Resnick [29] presents evidence of a trend of decentralisation across important domains in nature, organisation, society, science, and philosophy. He states that orderly patterns can arise from simple, local interactions and that many things are “organised without an organisation, coordinated without a coordinator”. In the same way, Farmer and Packard [34] noted that in self-organising systems, patterns emerge out of lower-level randomness. Furthermore, Charles Darwin [35] asserted that order and complexity arises from decentralised processes of variation and selection. Langton [36], the founder of alife, stated that in order to model complex systems like life, the most promising approach is to dispense “with the notion of a centralised global controller” and to focus “on mechanisms for the distributed control of behaviour”.

The characteristics inherent in many decentralised systems are nonlinear, and the nonlinearity, as characterised by natural and alife systems is what makes the outcome more than the sum of their parts – forming dynamic patterns, collective intelligence and unpredictable behaviours from the lateral interactions between similar entities. This is the difference between the bottom-up approach in alife and the top-down methods in AI and many older man-made systems. By employing the bottom-up approach observed in nature, not only can we discover how certain systems work, but many complex problems previously impenetrable with top-down methods can now be readily solved.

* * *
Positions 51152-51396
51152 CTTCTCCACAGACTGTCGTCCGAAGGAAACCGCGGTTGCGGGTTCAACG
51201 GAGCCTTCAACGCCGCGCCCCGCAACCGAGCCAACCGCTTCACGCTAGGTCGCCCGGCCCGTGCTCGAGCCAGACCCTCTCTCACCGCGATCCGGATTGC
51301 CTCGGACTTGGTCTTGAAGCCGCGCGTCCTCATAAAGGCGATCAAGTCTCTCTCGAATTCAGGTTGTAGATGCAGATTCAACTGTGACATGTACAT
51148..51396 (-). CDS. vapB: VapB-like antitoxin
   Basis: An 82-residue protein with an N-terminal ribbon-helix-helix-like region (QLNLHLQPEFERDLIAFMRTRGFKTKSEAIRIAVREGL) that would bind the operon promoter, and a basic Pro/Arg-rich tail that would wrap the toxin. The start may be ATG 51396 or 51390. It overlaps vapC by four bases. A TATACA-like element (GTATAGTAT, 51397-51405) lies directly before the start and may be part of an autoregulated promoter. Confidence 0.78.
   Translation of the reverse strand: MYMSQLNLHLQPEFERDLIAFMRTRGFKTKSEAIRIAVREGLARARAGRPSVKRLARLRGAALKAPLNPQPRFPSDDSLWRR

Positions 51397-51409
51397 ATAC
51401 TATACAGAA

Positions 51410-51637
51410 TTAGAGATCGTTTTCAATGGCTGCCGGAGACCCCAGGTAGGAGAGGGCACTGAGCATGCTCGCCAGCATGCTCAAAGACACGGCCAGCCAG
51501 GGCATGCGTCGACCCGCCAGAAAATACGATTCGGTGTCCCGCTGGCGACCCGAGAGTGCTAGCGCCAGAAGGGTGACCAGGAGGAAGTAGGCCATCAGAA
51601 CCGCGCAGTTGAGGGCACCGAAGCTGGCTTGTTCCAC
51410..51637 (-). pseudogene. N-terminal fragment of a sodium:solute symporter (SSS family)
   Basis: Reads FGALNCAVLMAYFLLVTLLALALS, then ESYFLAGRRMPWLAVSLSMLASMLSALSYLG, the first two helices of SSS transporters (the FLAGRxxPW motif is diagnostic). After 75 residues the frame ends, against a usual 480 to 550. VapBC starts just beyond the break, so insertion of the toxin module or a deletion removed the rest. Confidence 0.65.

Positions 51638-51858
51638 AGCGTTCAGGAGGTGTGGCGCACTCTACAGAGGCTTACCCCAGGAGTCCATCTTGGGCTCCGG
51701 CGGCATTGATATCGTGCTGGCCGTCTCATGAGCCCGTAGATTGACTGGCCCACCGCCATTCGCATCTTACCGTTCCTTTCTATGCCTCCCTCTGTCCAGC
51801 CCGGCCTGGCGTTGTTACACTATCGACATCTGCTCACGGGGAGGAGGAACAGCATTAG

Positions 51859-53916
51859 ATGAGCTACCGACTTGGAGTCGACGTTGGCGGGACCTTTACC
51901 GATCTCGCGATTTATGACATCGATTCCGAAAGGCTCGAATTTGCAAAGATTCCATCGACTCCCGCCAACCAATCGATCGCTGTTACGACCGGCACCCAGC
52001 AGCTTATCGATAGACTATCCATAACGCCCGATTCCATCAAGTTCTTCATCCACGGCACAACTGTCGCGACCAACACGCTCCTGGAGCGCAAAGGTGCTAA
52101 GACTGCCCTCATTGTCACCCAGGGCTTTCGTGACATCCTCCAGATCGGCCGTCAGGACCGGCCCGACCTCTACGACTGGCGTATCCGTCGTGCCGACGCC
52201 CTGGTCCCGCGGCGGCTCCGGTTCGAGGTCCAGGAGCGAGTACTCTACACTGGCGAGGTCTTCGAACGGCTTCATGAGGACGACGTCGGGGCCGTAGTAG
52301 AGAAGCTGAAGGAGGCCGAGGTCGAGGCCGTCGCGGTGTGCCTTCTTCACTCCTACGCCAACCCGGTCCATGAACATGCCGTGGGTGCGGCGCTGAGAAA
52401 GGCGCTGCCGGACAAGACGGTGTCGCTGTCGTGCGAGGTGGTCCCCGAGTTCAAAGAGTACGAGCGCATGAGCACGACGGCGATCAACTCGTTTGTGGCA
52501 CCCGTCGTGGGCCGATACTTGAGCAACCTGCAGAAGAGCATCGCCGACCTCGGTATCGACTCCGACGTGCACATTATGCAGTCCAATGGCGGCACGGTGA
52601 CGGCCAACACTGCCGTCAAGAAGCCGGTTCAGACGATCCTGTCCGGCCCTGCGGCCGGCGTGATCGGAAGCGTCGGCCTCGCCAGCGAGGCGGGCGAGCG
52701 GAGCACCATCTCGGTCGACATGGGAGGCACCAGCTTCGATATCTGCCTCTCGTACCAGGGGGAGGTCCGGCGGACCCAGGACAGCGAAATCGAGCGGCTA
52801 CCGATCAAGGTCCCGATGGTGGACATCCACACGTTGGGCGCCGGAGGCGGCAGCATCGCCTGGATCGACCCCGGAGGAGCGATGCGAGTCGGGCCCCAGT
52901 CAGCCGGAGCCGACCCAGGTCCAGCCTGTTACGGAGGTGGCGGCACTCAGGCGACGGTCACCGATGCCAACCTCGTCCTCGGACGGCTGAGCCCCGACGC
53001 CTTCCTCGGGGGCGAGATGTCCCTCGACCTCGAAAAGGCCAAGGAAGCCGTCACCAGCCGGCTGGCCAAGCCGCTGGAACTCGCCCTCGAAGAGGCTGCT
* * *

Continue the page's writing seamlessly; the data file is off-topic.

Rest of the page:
Eugene Ch’ng, June 2005

References:

[1]    C.G. Langton, ed. Artificial Life, Proceedings of an Interdisciplinary Workshop on the Synthesis and Simulation of Living Systems. 1989, Addison-Wesley Publishing: Redwood City.

[2]    M.A. Bedau, Artificial Life: Organization, adaptation and complexity from the bottom up.. Trends in Cognitive Sciences, 2003. 7(11): p. 505-512.

[3]    J. von Neumann, Burks, A.W., Theory of Self-Reproducing Automata. (Urbana IL: University of Illinois Press, 1966).

[4]    N. Wiener, Cybernetics, or Control and Communication i nthe Animal and the Machine. Wiley, 1948).

[5]    C.G. Langton, ed. Artificial Life: An Overview. 1995, MIT Press: Cambridge.

[6]    E. Rietman, Creating Artificial Life: Self Organization. (Blue Ridge Summit, PA: Windcrest Books/McGraw Hill, 1993).